Henry Mitchell asserted {Style, Aug. 31} that for the government "to then deny an approved artist the little money he needs to do his work is just as efficient a censorship measure as outlawing his work."

Contrary to this view, I believe the establishment of state-approved and state-supported artists encourages aesthetic conformity in pursuit of the cash and cachet that would come with official approval. Artists no less than others have lent themselves to sordid purposes.

Approved artists have been a feature of totalitarian regimes. Their accomplishments have had transitory political significance but little artistic merit, while the non-approved (and sometimes actively disapproved) have made great contributions to world culture. For every Sholokhov there are countless Solzhenitsyns, Pasternaks and Bulgakovs. In the performing arts, which Mr. Mitchell addresses, it is as hard to think of a gifted approved artist in Nazi Germany as it is impossible to forget the work by anti-Nazi emigre's in motion pictures alone.

Subsidizing certain persons as approved artists would be based, I presume, on a judgment of their talent. This runs counter to the usual practice in the performing arts in which awards are based on achievement, e.g.: best foreign film actor in 1990, best stage director in 1989. As hard as it is to determine which of several performing artists is the best in a particular category in a limited time frame or for a life's work, it is a decision subject to certain criteria. Talent, on the other hand, is in the eye of the beholder, and for committees to designate approved artists is arbitrary to the point of absurdity.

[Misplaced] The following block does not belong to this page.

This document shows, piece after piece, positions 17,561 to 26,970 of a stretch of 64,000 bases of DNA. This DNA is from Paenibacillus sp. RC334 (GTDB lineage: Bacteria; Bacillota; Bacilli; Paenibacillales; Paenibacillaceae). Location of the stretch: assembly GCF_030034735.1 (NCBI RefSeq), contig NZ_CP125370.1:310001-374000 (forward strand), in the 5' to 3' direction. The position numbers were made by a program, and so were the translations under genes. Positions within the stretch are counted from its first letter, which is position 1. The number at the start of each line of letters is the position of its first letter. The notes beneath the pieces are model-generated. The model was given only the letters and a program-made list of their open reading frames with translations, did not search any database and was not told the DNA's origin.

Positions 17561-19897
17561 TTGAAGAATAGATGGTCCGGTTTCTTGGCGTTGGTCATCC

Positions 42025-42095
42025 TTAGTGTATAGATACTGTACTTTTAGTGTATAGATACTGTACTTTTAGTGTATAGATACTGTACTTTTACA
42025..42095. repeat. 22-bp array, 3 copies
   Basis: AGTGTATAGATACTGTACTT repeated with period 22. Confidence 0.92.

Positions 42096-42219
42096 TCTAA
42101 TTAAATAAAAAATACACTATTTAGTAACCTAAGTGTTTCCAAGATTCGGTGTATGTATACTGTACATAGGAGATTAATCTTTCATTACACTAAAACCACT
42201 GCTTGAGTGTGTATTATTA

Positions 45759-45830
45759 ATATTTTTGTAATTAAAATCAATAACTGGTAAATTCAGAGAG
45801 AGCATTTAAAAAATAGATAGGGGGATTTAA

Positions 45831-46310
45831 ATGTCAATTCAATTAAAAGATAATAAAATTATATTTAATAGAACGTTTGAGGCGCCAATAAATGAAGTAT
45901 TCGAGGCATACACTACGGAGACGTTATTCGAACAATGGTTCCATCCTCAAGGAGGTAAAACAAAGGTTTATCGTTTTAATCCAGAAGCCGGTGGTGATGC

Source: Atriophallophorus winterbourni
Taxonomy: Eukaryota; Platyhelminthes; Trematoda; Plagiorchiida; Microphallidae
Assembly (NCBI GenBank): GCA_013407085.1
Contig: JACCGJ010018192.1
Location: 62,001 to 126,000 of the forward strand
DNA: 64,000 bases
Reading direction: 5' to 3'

The function of government in advancing the arts, including the performing arts, lies not in sponsoring individuals but in assisting those institutions that teach and distribute the arts. The activities of museums, theaters and schools can be assessed by objective criteria such as the outreach of their programs, their acceptance by the community and their administrative soundness. In supporting the broad range of the arts and artistic training, government also avoids the trap of an official art with its coterie of approved artists.

DONALD K. KANES Falls Church